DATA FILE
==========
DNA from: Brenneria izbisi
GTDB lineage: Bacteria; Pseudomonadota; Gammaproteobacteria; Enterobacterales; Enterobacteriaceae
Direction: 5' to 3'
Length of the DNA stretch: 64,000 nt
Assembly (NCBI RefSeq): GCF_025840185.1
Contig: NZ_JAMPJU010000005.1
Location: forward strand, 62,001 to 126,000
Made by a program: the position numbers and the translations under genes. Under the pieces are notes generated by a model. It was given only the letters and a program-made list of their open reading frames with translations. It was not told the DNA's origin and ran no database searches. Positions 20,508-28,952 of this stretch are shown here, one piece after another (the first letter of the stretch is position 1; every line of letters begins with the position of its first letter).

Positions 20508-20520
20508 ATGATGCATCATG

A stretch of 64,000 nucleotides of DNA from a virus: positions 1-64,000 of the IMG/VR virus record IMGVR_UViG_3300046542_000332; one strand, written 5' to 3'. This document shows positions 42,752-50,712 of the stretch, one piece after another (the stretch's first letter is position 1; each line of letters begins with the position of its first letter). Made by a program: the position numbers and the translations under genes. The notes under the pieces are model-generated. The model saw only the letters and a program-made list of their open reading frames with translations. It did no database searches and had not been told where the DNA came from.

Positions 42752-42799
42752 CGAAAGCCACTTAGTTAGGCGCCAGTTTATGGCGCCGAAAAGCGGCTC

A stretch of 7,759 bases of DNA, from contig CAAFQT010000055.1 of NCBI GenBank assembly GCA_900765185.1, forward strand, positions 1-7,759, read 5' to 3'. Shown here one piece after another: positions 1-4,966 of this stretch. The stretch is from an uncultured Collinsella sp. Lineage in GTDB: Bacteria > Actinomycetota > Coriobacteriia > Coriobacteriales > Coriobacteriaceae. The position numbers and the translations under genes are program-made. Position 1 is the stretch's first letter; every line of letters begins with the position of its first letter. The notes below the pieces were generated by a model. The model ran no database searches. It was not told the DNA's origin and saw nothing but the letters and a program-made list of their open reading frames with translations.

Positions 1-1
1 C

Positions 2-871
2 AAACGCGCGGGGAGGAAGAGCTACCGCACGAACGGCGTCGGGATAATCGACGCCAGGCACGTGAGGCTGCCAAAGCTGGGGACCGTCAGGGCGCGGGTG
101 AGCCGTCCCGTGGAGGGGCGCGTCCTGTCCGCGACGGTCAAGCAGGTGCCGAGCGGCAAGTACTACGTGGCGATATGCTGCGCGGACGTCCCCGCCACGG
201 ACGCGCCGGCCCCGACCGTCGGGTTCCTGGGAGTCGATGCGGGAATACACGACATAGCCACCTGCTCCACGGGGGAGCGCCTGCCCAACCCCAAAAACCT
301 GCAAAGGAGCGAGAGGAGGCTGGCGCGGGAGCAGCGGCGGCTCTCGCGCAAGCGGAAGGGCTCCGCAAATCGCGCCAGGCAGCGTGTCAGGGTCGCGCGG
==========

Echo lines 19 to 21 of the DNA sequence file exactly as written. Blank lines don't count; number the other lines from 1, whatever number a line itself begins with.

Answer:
101 AGCCGTCCCGTGGAGGGGCGCGTCCTGTCCGCGACGGTCAAGCAGGTGCCGAGCGGCAAGTACTACGTGGCGATATGCTGCGCGGACGTCCCCGCCACGG
201 ACGCGCCGGCCCCGACCGTCGGGTTCCTGGGAGTCGATGCGGGAATACACGACATAGCCACCTGCTCCACGGGGGAGCGCCTGCCCAACCCCAAAAACCT
301 GCAAAGGAGCGAGAGGAGGCTGGCGCGGGAGCAGCGGCGGCTCTCGCGCAAGCGGAAGGGCTCCGCAAATCGCGCCAGGCAGCGTGTCAGGGTCGCGCGG